At some point, shouldn’t Myrtle Beach and Horry County leaders be able to resolve their differences outside of a courtroom?
The county and city seem headed toward yet another legal fight, one that will force the taxpayers to pick up an expensive bill if the two sides turn to outside law firms (which they’ve done in recent years).
What’s frustrating is this is yet another dispute where it seems that a phone call or perhaps a lunch meeting could get the two sides working toward an amicable resolution.
Yet for the third time in two years, the city and the county seem en route to a needless lawsuit. The latest case involves nearly 145 acres that the federal government provided to the city after World War II. The land sits inside Lakewood Camping Resort and PirateLand Family Camping Resort. Although the campground owners have leased the property for years, they recently reached a deal with the city to purchase the land for a combined $60 million. The city plans to keep all of that money.
The rub with the county stems from an agreement that the two sides have to share the lease proceeds from the property. Since 2004, the county has received 75% of the lease money to support Myrtle Beach International Airport. That revenue will disappear with the sale.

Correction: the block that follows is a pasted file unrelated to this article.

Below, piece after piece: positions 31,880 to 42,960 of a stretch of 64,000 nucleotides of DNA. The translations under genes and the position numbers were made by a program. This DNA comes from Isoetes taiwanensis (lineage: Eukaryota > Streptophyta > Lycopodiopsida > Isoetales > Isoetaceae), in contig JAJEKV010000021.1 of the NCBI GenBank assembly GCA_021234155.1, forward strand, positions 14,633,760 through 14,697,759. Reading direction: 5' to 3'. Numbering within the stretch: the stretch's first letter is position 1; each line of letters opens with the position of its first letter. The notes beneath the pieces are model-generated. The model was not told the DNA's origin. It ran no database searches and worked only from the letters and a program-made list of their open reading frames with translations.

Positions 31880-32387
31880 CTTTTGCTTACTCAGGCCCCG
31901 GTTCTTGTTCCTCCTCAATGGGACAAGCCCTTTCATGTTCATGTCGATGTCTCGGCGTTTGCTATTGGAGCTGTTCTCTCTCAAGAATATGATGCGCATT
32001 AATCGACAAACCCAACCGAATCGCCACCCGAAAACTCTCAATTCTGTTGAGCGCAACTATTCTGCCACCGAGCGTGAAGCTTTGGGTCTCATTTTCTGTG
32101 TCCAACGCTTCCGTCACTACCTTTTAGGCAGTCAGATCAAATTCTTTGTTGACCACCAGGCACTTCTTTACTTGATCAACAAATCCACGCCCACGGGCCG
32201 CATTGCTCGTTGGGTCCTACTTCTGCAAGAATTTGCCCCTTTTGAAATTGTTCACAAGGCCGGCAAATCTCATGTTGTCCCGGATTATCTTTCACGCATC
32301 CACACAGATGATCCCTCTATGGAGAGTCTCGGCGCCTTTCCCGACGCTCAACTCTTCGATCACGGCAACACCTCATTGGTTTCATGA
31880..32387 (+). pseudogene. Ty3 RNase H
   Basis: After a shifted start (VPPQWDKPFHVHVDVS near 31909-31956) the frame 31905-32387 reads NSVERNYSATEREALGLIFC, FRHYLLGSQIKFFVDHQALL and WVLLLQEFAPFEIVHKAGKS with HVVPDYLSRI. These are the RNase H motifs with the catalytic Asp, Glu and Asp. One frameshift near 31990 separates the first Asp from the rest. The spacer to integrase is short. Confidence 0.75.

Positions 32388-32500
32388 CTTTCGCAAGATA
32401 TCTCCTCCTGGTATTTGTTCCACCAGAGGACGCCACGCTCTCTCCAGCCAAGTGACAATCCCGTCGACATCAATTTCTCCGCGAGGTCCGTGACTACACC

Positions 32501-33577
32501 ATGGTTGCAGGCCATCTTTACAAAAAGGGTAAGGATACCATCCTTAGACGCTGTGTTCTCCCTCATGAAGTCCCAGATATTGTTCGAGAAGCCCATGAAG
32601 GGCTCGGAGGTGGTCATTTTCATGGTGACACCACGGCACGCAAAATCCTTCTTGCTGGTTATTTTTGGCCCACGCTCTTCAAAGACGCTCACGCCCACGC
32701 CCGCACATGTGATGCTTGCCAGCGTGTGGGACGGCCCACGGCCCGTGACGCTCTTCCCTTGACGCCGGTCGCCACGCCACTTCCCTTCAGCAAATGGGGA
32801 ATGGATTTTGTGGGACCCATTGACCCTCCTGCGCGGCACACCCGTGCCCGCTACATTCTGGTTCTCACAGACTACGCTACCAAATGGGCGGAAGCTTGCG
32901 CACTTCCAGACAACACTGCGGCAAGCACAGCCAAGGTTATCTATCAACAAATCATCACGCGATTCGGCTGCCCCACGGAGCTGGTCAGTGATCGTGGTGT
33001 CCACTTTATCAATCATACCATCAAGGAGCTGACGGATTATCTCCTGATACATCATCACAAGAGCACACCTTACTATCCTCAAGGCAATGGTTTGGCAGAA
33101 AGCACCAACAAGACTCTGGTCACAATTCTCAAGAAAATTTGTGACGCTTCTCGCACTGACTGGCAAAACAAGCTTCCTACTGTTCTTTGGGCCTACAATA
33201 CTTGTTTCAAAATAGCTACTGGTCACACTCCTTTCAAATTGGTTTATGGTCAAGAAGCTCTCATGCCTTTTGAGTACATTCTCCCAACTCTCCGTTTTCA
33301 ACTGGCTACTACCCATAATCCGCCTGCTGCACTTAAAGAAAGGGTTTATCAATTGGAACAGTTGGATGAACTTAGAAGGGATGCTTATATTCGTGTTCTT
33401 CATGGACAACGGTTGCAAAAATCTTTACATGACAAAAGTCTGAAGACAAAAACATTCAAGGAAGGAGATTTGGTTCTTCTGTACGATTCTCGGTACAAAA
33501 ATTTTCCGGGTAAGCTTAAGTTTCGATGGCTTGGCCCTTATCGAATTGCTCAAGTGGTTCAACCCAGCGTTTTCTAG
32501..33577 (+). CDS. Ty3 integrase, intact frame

County officials maintain that both the 1948 deed to the property from the U.S. Government and the 1953 release from the federal government “are expressly premised on agreement that these properties are intended for the use and benefit of the airport,” according to a Nov. 6 letter from the county administrator to the city manager.
“The city obligated itself to ‘utilize any revenue derived from the use, lease, or disposition’ of the properties for the benefit of the airport,” that letter states.
The city, however, contends its agreement with the county is strictly about lease revenues, not the proceeds from a sale.
Last month, the county indicated in a court filing that it intends to sue the city over the property.
This is yet another sad sign of the poor communication between the city and the county, and it appears the feuding councils will continue to spend more money on lawsuits rather than engage in some difficult but needed dialogue. While each side would likely argue that they are looking out for their respective interests, they ignore some practical realities: Myrtle Beach residents are also citizens of Horry County; and in this case, the city’s decision involves Myrtle Beach International Airport, a piece of county-owned infrastructure that is of great importance to the city.
The lease agreement generates millions for airport operations. At the very least, it seems like some thought should be given to the impact of cutting off those dollars.
A common refrain over this pandemic-plagued year has been that “we’re all in this together.” It’s supposed to remind us of the importance of unity, that everyone’s needs are important and not just those of a single person or group.
Some elected officials still haven’t grasped the message.
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